As discussed previously, if the starting lineup remains moderately healthy, the Jays could be an offensive powerhouse. Alas, they will have to be all that and more, given the state of their pitching. In particular, the starting rotation, which last year had a next-to-worst 4.81 ERA…and is returning largely unchanged in ’14. A rather massively disappointing fact for the diehard to chew on given the November speeches of Alex Anthopoulos and Co.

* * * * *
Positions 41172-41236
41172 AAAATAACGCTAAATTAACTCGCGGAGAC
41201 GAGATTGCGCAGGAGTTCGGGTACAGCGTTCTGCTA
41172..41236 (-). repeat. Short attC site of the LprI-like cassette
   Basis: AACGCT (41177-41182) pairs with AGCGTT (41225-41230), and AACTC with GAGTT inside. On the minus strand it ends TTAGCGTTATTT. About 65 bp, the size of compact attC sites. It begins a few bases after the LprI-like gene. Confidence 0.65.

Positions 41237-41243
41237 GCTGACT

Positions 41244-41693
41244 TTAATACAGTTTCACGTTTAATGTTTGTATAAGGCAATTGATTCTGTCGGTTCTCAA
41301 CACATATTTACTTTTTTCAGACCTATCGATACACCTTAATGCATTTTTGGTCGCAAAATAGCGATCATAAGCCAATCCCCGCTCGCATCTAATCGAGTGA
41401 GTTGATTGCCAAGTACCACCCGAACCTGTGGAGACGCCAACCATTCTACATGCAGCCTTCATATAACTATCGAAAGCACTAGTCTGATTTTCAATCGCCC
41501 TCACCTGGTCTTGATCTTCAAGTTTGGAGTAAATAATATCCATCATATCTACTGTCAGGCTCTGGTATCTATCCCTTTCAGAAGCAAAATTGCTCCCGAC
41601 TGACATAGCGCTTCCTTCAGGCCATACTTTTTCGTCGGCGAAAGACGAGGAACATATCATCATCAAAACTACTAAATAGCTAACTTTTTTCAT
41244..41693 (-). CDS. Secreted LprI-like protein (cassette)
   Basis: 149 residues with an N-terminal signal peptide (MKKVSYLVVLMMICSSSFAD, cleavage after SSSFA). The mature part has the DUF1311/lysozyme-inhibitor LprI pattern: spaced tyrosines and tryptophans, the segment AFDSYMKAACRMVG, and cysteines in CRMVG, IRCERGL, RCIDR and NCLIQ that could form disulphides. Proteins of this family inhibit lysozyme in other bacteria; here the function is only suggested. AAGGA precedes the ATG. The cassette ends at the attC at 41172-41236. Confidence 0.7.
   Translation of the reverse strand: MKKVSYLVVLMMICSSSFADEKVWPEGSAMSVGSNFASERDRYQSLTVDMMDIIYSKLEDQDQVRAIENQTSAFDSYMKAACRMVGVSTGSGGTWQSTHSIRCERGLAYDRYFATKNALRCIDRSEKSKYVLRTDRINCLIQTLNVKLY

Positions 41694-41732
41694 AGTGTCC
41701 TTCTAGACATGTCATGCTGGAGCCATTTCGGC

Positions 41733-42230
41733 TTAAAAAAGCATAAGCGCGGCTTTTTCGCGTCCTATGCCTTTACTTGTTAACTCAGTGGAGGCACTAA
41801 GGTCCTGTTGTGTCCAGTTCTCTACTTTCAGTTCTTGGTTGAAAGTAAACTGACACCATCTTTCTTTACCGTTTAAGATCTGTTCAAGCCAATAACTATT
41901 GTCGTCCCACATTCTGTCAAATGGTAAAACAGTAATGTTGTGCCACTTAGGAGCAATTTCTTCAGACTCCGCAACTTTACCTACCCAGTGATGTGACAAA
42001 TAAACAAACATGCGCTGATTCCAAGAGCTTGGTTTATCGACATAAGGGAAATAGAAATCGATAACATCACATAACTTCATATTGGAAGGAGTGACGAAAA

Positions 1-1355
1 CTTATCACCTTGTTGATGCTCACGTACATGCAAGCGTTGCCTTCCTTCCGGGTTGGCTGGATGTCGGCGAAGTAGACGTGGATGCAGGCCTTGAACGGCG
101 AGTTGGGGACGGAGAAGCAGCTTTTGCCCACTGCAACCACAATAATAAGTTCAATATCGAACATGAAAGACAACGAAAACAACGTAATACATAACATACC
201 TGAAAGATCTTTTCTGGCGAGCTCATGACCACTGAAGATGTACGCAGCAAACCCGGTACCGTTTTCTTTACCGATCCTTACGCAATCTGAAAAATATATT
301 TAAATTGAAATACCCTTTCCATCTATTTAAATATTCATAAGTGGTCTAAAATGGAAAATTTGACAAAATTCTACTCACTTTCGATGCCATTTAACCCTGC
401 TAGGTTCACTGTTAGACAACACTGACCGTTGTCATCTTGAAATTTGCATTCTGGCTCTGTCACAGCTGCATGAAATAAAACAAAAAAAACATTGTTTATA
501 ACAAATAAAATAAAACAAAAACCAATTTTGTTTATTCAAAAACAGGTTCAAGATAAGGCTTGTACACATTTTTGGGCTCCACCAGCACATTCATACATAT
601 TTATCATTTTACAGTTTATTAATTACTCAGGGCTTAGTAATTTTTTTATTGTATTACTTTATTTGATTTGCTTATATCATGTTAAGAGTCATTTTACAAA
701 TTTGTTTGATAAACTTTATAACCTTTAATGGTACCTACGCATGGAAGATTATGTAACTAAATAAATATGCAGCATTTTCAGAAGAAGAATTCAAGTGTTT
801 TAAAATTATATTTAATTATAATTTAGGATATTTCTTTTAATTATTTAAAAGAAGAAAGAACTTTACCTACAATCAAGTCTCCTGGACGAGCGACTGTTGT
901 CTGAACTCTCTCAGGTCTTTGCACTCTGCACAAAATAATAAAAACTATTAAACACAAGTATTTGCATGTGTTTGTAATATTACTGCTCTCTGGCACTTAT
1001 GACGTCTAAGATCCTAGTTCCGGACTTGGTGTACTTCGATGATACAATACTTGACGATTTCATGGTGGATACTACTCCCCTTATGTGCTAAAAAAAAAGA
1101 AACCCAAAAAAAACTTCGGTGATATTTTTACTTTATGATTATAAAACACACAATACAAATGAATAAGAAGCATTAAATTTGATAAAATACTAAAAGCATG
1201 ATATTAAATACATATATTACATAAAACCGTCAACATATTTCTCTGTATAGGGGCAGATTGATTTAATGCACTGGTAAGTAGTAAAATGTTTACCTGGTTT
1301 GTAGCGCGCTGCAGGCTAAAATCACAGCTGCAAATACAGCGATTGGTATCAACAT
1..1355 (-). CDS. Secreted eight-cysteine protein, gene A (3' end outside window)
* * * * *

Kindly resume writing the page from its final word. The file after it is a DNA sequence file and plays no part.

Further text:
Mind you, a realistic assessment of the situation must recognize that drastically improving the rotation would have been easier said than done. Anytime “Matt Garza” and “best available arm” is used in the same paragraph,let alone sentence, you know free agent pickings were going to be Nicole Ritchie-slim. One can’t fault the Jays for not offering a $14M qualifying offer to Josh Johnson after his two-win campaign of last year, and even deep-pocketed Rogers Communications may have had difficulty outbidding the Yankees for the services of Japanese phenom Masahiro Tanaka, not to mention convincing him of the desirability of pitching for Toronto. Ubaldo Jimenez and Bronson Arroyo could have made decent adds, and by the time they were gone and Ervin Santana had come down to earth (realizing he wasn’t Cliff Lee or Clay Kershaw and was thus not going to be paid like them) the Jays got serious a few days too late. Had the Braves not lost two starters in two days in spring training, they (Atlanta) would have likely not entered the fray for his services and Santana could well be a Jay. Not that Santana was going to single-handedly take them to the promised land anyway, but another 200-inning, 11 or 12 win pitcher would make them look at least competitive.